Vulval cancer symptoms can happen with conditions other than cancer. But it is important to get checked by your GP if you think you have any symptoms.

The most common symptoms of vulval cancer are:

  • itching, burning or soreness of the vulva that does not go away
  • a lump, swelling or wart-like growth on the vulva
  • thickened, raised, red, white or dark patches on the skin of the vulva
  • bleeding, or a blood-stained vaginal discharge, that is not related to periods
  • burning pain when passing urine
  • tenderness or pain in the area of the vulva
  • a sore or ulcerated area on the vulva
  • a mole on the vulva that changes shape or colour
  • a lump in the groin.

All of these symptoms can happen with conditions other than cancer, but it is always important to get them checked by your GP.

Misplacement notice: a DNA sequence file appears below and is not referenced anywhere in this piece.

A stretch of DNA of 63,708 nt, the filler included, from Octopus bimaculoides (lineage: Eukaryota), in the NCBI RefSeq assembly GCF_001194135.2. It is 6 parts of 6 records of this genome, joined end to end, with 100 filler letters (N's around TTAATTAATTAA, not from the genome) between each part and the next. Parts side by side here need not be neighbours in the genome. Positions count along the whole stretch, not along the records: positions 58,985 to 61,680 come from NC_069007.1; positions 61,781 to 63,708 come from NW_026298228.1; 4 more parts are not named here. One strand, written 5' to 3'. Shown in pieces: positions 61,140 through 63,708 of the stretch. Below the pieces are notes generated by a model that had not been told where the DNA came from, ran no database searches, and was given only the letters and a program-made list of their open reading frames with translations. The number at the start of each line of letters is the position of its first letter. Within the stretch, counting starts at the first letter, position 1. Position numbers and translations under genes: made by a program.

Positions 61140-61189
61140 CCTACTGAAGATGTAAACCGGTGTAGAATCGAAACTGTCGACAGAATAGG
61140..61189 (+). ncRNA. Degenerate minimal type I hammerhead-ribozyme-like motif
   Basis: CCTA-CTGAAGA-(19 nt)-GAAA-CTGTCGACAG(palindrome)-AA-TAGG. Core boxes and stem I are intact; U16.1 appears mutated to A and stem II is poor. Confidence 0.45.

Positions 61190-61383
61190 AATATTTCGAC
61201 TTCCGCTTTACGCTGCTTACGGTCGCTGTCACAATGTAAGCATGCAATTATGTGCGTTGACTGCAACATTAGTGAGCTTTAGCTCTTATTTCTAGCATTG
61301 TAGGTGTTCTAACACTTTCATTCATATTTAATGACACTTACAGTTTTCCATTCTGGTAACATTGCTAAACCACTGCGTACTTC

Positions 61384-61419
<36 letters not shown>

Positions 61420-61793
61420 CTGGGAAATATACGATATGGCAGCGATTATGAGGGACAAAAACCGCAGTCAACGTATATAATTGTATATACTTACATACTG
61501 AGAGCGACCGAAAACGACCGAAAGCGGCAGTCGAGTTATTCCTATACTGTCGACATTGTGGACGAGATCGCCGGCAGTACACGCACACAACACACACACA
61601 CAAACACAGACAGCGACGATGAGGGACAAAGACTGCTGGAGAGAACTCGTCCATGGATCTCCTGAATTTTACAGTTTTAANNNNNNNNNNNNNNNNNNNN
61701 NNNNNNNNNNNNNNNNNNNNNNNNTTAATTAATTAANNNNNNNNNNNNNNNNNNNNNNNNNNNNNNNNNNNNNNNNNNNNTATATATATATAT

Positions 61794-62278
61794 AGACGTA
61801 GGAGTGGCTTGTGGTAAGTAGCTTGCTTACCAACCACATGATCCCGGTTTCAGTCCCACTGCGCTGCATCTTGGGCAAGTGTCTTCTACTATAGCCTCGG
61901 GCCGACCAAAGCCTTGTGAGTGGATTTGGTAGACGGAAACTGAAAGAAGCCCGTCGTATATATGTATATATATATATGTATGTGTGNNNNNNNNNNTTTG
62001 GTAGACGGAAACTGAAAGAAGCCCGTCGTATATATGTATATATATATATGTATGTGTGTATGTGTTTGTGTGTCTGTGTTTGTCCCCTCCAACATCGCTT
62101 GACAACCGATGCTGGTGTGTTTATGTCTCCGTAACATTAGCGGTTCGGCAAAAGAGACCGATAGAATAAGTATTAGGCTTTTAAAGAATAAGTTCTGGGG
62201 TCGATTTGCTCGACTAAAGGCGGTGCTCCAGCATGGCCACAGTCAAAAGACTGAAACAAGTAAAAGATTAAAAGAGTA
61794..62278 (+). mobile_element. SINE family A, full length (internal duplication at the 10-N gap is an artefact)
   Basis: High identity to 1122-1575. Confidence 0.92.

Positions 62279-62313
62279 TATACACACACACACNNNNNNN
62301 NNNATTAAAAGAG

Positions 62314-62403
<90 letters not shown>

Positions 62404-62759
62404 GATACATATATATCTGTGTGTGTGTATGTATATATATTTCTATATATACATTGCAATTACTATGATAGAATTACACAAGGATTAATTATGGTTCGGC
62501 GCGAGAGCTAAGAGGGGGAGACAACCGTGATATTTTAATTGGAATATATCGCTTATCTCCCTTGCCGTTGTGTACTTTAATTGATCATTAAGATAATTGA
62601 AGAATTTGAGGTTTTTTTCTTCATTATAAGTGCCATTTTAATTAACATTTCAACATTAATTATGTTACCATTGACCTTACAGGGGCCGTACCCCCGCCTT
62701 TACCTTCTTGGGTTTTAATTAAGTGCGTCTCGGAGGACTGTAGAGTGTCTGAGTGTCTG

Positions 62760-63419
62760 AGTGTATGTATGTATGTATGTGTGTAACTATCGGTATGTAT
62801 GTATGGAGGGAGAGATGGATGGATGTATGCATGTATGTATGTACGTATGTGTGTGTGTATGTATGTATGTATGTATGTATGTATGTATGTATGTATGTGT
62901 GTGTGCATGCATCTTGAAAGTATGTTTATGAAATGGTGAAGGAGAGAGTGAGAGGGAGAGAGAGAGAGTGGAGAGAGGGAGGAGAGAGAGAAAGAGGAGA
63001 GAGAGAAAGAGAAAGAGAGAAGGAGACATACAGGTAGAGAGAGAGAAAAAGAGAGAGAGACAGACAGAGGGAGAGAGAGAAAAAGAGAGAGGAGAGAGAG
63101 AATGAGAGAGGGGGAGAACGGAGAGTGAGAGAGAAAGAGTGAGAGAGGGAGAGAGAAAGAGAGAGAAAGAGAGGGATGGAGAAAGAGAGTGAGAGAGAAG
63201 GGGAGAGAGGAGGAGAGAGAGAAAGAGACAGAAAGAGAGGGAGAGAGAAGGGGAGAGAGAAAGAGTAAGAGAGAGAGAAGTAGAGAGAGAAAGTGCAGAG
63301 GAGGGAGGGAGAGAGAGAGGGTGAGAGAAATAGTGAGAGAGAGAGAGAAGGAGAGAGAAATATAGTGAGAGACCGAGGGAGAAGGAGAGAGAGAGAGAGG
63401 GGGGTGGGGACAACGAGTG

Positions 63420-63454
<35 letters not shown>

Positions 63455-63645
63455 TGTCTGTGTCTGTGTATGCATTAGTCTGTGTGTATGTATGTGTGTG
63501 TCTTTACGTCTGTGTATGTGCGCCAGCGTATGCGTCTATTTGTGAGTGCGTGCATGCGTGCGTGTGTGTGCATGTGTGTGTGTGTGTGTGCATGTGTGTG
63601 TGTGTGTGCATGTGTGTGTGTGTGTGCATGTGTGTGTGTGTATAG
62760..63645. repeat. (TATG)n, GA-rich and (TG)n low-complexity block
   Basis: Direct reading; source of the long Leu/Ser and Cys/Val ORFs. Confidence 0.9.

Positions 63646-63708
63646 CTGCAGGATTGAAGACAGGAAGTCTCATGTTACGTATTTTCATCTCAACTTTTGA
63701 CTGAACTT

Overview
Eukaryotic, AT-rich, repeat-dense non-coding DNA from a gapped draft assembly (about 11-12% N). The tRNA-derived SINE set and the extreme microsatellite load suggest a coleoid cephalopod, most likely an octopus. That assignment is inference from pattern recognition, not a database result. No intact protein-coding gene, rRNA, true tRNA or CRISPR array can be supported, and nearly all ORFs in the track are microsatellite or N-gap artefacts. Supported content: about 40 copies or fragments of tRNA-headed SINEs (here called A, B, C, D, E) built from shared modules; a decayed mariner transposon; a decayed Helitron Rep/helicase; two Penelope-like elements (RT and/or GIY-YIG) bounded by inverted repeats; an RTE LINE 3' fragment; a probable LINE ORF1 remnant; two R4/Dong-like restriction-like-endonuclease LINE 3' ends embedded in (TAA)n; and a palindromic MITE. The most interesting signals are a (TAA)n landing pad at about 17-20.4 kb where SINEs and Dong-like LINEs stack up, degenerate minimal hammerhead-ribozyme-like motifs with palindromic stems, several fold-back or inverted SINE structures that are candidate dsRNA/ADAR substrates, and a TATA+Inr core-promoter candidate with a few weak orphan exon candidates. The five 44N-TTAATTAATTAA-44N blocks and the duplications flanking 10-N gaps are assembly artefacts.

Vulval cancer can take many years to develop. It usually starts with pre-cancerous cells that change slowly over several years into cancerous cells.

Vulval cancer is easier to treat and cure if it is diagnosed at an early stage.

How we can help

Macmillan Grants

If you have cancer, you may be able to get a Macmillan Grant to help with the extra costs of cancer. Find out who can apply and how to access our grants.

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